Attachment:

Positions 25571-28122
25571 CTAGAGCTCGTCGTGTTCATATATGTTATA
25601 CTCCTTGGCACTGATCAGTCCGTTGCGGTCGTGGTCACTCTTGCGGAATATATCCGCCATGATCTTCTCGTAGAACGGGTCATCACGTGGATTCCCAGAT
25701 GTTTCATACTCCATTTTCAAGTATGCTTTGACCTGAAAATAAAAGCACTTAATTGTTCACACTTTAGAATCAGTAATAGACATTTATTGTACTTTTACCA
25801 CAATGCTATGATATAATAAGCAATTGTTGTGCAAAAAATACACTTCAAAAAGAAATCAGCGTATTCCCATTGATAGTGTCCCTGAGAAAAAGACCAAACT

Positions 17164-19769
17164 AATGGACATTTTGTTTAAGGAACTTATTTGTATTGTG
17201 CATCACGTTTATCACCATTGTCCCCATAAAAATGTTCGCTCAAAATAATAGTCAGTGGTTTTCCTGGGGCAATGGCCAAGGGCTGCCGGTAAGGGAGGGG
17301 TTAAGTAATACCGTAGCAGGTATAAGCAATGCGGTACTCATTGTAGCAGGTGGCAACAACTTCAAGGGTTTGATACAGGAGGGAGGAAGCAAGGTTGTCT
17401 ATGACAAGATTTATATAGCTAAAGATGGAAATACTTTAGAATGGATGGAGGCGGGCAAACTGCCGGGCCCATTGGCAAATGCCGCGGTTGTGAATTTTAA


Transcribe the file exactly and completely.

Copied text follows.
Positions 25571-28122
25571 CTAGAGCTCGTCGTGTTCATATATGTTATA
25601 CTCCTTGGCACTGATCAGTCCGTTGCGGTCGTGGTCACTCTTGCGGAATATATCCGCCATGATCTTCTCGTAGAACGGGTCATCACGTGGATTCCCAGAT
25701 GTTTCATACTCCATTTTCAAGTATGCTTTGACCTGAAAATAAAAGCACTTAATTGTTCACACTTTAGAATCAGTAATAGACATTTATTGTACTTTTACCA
25801 CAATGCTATGATATAATAAGCAATTGTTGTGCAAAAAATACACTTCAAAAAGAAATCAGCGTATTCCCATTGATAGTGTCCCTGAGAAAAAGACCAAACT

Positions 17164-19769
17164 AATGGACATTTTGTTTAAGGAACTTATTTGTATTGTG
17201 CATCACGTTTATCACCATTGTCCCCATAAAAATGTTCGCTCAAAATAATAGTCAGTGGTTTTCCTGGGGCAATGGCCAAGGGCTGCCGGTAAGGGAGGGG
17301 TTAAGTAATACCGTAGCAGGTATAAGCAATGCGGTACTCATTGTAGCAGGTGGCAACAACTTCAAGGGTTTGATACAGGAGGGAGGAAGCAAGGTTGTCT
17401 ATGACAAGATTTATATAGCTAAAGATGGAAATACTTTAGAATGGATGGAGGCGGGCAAACTGCCGGGCCCATTGGCAAATGCCGCGGTTGTGAATTTTAA